For many of the general telephony stream-processing tasks, the TMS320C6000 C optimizer can yield higher densities with no hand assembly coding. Other technologies require a healthy dose of optimization to reach target densities.
You can take steps to optimize C-coded reference modems to meet higher-density targets. How high? C-baseline modems, for example, can soar from 6 per 200-MHz C6201 to 28 modems per chip in four short project phases. A fifth project phase can take the number of channels to 48 per DSP.
In fact, for its MSP MEDIA Gateway line of DSP resource boards based on C6000 DSPs, Commetrex undertook the four phases, and the process worked. Our MSP-320 PCI board, with two C6201s and a quad E1/T1 network interface, needed 48 to 60 channels of processing from each DSP. For many of the general telephony stream-processing tasks, the C6000 C optimizer gave us the densities we needed with no hand assembly coding.
“Out of the box” C-coded modems, which are a reference design and written for understandability rather than efficiency, might compile to, say, six simultaneous modems. You should be able to double that by guiding the modems through the Code Composer Studio (CCS) optimizer and by ensuring that your memory layout takes advantage of the C6000’s on-chip RAM.
CCS includes an optimization tutorial that provides a recommended code development flow consisting of four phases (Figure 1). (A similar tutorial is in the TMS320C6000 Programmer’s Guide.)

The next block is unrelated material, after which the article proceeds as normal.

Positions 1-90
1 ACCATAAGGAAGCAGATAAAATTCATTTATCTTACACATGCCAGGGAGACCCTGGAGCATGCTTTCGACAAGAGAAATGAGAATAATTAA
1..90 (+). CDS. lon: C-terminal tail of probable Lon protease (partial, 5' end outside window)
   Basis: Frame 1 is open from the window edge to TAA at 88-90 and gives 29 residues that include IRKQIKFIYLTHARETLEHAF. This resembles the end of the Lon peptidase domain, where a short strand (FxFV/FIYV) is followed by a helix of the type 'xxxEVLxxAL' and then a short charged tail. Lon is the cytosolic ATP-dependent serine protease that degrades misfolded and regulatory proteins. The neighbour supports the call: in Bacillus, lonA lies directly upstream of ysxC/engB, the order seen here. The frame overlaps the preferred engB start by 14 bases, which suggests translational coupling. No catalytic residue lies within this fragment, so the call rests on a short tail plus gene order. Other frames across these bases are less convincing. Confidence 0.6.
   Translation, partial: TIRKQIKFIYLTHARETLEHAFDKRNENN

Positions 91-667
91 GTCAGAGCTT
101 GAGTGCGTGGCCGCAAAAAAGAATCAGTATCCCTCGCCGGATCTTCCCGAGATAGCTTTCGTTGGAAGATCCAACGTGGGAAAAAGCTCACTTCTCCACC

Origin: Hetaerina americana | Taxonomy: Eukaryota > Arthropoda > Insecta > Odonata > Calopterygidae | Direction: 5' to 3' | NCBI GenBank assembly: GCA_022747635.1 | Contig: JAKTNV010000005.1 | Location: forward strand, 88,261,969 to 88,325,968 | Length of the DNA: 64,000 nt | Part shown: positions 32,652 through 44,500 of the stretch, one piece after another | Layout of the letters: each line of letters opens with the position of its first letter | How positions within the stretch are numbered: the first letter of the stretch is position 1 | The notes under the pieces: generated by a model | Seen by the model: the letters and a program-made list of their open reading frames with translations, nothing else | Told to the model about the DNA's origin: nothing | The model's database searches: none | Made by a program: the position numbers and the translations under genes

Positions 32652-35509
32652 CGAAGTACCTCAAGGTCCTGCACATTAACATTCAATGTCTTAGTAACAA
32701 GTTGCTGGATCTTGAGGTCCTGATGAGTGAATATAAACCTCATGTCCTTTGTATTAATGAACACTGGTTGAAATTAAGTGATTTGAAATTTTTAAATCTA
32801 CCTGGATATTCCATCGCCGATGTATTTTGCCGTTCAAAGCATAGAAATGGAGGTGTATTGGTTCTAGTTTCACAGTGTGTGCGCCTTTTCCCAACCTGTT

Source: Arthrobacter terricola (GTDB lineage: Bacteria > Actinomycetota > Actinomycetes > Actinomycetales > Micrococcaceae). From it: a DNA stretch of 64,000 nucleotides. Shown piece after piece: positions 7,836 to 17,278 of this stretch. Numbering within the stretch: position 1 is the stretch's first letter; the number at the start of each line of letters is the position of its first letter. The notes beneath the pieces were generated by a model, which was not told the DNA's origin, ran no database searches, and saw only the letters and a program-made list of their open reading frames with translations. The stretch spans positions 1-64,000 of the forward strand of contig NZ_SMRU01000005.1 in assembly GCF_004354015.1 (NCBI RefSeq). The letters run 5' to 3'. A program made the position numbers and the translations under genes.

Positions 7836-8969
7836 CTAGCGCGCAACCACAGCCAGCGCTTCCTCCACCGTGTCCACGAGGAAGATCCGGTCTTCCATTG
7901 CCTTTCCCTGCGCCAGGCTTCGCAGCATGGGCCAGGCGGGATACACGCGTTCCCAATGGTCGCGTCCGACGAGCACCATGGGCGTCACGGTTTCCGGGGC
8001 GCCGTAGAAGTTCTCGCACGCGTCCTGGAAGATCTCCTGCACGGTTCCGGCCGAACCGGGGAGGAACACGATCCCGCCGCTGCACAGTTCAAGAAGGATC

Figure 1. Code Composer Studio’s optimization tutorial recommends a code development flow consisting of four phases. The first three phases focus on utilizing the optimization abilities of the ‘C6000 compiler to achieve high code performance while maintaining the code in C. The last phase involves linear assembly coding of the portions of the code whose performance needs to be improved further. (This figure is based on the one on p. 1-4 of theTMS320C6000 Programmer’s Guide).
Phase 1 involves compiling and profiling your baseline C code. Before you begin any optimization effort, use the profiling tools to identify the performance-critical areas in your code.
Phase 2 involves compiling with the appropriate optimization options and analyzing the feedback provided by the compiler to improve the performance of your code.
Phase 3 is a critical phase during which you use a number of techniques to tune your C code for better performance. One technique is to provide as much information as possible to the compiler so that it can perform adequate software pipelining, especially for MIPS-intensive loops. Another is to analyze the dependencies between instructions. If the compiler determines that two instructions are independent, it attempts to schedule them to execute in parallel. You can help the compiler make those determinations.
A third technique is to refine your C code to use the C6000 intrinsics, which are special functions that map directly to in-lined C6000 instructions. These functions are usually not easily expressed in C. Intrinsics allow you to have more precise control over the selection of instructions by the compiler.
Phase 4 is needed if the performance of certain areas of your code must be improved beyond the tuning phase. After yet another profile of the code, you can extract the performance-critical areas and rewrite them in linear assembly language. This form of assembly code doesn’t require that you provide functional unit selection, pipelining, parallelization, or register allocation; those tasks will still be performed by the compiler. It will, however, give you more control over the exact C6000 instructions to be used. You can also pass more useful information to the tools, such as which memory bank is to be used.